May 21, 2024

Bitcoin is unstable without the block reward

With Miles Carlsten, Harry Kalodner, and Matt Weinberg, I have a new paper titled On the instability of Bitcoin without the block reward, which Harry will present at ACM CCS next week. The paper predicts that miner incentives will start to go haywire as Bitcoin rewards shift from block rewards to transaction fees, based on theoretical results that closely match up with findings from our new Bitcoin mining simulator.

Bitcoin provides two incentives for miners: block rewards and transaction fees. Currently the vast majority of miner revenues come from block rewards, but in the long run they will come primarily from transaction fees as block rewards dwindle. This design decision has been discussed a lot, but in terms of monetary policy and hardly ever in terms of security. There has been an implicit belief that the transition to transaction fees will not affect the security and stability of the block chain, and in particular that it is immaterial whether miners receive (say) 25 bitcoins as a fixed reward or 25 bitcoins in expectation via transaction fees.

We reexamine this assumption in our paper, and our findings make disturbing news for the future security of Bitcoin and many other cryptocurrencies. Our key insight is that with only transaction fees, the variance of the miner reward is very high due to the randomness of the block arrival time, and it becomes attractive to fork a “wealthy” block to “steal” the rewards therein. [1]


The figure shows a scenario where forking might be more profitable than extending the longest chain. See the paper for a full explanation.

Here’s how things could go wrong. Due to the possibility of profitable forking, the default strategy is no longer best; we lay out a menagerie of interesting and bizarre strategies in the paper. The most worrisome is “undercutting,” where miners capture as little of the available transaction fees as they can get away with, leaving the rest in the pool as an incentive for the next miner to extend their block rather than a competing block.

We also show rigorously that selfish mining gets worse when block rewards are replaced by transaction fees, motivated by the following intuition: if you happen to mine a new block just seconds after the last one was found, you gain nothing by publishing, so you might as well keep it for selfish mining in case you get lucky. The variance in transaction fees enables strategies like this that simply don’t make sense when the block reward is fixed.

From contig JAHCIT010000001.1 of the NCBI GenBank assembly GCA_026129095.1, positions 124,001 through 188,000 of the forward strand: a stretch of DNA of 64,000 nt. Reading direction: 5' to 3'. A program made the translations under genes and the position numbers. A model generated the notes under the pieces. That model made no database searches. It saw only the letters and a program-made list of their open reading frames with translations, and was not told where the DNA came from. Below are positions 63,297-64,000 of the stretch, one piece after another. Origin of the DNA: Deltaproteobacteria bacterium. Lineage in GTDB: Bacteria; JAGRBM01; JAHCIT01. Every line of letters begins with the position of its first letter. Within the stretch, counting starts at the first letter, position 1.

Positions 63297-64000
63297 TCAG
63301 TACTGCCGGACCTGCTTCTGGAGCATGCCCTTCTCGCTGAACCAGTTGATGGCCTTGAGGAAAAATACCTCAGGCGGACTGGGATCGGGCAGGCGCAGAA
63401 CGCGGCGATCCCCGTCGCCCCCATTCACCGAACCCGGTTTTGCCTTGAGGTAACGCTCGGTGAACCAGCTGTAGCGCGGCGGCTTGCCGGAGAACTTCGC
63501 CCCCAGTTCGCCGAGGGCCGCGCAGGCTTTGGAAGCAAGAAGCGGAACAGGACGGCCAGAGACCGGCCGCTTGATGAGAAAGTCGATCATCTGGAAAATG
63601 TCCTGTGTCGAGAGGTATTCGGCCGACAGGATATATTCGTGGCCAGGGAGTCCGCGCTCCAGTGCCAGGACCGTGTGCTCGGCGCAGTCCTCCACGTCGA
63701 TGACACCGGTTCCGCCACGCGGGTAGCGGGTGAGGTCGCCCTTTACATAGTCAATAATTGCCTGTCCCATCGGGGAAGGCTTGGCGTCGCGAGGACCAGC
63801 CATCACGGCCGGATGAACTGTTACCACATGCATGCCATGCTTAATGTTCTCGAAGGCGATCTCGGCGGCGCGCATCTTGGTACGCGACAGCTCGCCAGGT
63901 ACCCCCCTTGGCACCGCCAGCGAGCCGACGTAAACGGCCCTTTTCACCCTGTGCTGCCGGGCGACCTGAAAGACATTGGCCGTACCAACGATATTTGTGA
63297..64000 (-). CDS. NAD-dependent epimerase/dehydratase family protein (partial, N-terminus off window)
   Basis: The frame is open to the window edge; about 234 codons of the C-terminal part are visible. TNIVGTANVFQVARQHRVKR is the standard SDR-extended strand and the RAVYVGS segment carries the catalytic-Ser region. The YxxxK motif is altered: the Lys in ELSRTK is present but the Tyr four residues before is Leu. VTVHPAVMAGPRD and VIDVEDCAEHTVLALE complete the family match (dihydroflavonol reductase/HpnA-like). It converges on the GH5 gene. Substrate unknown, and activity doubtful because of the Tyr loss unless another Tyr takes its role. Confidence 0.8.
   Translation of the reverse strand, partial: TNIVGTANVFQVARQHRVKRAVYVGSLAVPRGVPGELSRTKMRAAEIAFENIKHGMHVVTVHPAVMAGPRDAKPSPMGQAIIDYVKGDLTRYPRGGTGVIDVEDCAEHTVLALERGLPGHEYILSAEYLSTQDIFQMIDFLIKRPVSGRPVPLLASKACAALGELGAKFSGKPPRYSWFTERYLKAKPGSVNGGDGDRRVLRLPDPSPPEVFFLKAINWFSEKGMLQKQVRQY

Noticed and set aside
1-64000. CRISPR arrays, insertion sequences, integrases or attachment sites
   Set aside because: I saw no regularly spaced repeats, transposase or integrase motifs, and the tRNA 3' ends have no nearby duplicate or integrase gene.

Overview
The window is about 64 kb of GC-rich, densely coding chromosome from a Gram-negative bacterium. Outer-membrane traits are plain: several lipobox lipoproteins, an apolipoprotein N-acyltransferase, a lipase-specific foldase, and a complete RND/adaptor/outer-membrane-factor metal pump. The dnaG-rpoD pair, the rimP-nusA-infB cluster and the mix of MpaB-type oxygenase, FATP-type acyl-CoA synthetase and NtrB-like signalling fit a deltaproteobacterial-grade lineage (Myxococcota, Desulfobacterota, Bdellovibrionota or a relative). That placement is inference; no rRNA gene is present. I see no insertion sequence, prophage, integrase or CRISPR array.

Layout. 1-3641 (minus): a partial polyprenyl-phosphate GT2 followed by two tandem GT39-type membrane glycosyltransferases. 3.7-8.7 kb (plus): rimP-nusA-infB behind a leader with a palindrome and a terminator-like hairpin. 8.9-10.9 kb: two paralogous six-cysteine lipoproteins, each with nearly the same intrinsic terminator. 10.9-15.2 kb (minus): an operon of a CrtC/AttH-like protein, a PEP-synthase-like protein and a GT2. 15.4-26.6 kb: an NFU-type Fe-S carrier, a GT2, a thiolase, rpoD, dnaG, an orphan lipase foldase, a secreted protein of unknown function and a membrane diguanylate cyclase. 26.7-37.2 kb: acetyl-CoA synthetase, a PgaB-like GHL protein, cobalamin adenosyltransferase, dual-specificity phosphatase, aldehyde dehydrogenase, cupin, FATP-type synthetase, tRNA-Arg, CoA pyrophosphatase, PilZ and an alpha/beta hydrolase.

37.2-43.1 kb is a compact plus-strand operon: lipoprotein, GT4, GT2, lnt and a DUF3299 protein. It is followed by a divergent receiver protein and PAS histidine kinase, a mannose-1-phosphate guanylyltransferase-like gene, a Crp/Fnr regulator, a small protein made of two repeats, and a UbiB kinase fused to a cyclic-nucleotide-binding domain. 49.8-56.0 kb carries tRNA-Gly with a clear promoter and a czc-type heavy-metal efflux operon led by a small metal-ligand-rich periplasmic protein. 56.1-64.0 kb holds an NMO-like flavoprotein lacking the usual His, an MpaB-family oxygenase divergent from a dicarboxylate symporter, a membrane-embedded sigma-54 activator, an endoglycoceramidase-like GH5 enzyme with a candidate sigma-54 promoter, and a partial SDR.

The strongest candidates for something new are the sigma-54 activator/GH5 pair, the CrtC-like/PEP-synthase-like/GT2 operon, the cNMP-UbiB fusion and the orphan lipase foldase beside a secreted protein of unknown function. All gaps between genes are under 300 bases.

If miners switch to these deviant strategies, the blockchain will be much less secure because of the mining power wasted due to constant forking, undercutting, and withholding of found blocks.

We derive most of our results in two separate ways: analytically, i.e., using game theory, and with a new mining simulator that we created. This gives us added confidence in our findings. For example, in one setting, the theory predicts a rather grotesque equilibrium involving on the Lambert W function, with the proof running to several pages. Sure enough, in our simulations of the same setting, the Lambert miner does best. We hope that our analytical techniques as well as our simulator will be useful to other researchers. We have made the simulator code open-source.

What is the impact of our findings? The Bitcoin community will probably need to respond to this problem in the long run, potentially via a fork, to discourage deviant strategies. We aren’t predicting that deviant strategies will arise in the short term, and there is a long runway for mitigation steps to be rolled out. The fact that blocks have filled up due to their 1MB limit decreases the variance of transaction fees between different blocks, and this mitigates the problem somewhat, although it is far from a complete and satisfactory solution. For example, at the time of writing our paper, the previous 1000 blocks included per-block transaction fees ranging from 0.03 BTC to 4.51, with a mean of 0.49 and standard deviation of 0.25 (over half the mean!). So simply maintaining the block-size limit probably won’t resolve the underlying issues.

At a deeper level, our results suggest a fundamental rethinking of the role of block rewards in cryptocurrency design. The prevailing view is that the block reward is a necessary but temporary evil to achieve an initial allocation of coins in the absence of a central authority. The transaction-fee regime is seen as the ideal steady state of the system. But our work shows that incentivizing compliant miner behavior in the transaction fee regime is a significantly more daunting task than in the block reward regime. So perhaps designers of new cryptocurrencies should make the block reward permanent and accept monetary inflation as inevitable. Transaction fees would still exist, but merely as an incentive for miners to include transactions in their blocks.